SCRA Relief

The key SCRA-related components of the program that offer relief to servicemembers include:

*        Compensation for Wrongful Foreclosures: Every servicemember that suffered a foreclosure since 2006 (when the housing market collapsed and house values plummeted) will have his or her file reviewed. The review will be performed under the supervision of the Department of Justice (DOJ) and the review will determine if the foreclosure violated the SCRA. If any violations are found, the mortgage lenders will be required to pay significant compensation to parties that they damaged. The White House stated that the damages will be either:

o    The servicemember’s lost equity, plus interest, and an additional $116,785; or

o    An amount provided for the same violation as a result of a review conducted by the banking regulators.

*        Compensation for Excessive Interest: Any servicemember that was charged more than the 6% limit set by the SCRA is entitled to compensation equal to four times the excess interest they were charged. Again, the DOJ will supervise the review done by the mortgage lenders. *        Foreclosure Protection and Hostile Fire/Imminent Danger Pay: No matter when their mortgage was secured, all servicemembers are protected from foreclosure for nine months from the time that they received Hostile Fire/Imminent Danger Pay, as long as they were stationed away from their home.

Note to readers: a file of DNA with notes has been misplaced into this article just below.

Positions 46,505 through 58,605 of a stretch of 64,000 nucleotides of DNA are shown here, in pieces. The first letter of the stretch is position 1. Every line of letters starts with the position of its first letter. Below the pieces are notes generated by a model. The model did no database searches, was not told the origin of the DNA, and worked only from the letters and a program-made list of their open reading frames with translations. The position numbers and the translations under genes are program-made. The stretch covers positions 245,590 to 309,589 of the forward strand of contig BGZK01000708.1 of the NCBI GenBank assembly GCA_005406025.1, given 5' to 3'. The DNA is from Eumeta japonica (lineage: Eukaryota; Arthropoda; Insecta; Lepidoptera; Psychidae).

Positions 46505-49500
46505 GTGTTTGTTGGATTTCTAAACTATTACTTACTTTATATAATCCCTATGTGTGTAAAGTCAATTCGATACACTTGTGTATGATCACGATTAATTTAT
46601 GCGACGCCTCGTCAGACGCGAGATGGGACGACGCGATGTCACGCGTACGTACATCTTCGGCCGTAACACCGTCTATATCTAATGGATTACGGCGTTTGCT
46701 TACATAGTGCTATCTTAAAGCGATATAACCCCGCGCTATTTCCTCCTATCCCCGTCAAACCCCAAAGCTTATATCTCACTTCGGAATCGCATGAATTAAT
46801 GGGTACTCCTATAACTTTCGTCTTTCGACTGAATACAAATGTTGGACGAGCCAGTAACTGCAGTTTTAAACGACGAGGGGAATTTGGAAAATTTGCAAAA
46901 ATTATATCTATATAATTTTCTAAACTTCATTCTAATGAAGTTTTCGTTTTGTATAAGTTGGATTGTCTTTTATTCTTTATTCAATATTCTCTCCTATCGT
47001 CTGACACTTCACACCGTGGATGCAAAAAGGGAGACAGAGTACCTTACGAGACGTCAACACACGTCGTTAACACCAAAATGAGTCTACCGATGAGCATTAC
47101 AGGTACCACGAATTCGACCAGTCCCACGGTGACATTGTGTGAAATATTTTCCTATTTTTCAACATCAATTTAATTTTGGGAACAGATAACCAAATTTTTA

The White House urged any servicemembers or their dependents who feel that their rights under the SCRA were violated to contact their nearest Armed Forces Legal Assistance office. Office locations can be found online <> , by clicking on the Legal Services Locator.

Permanent Change of Service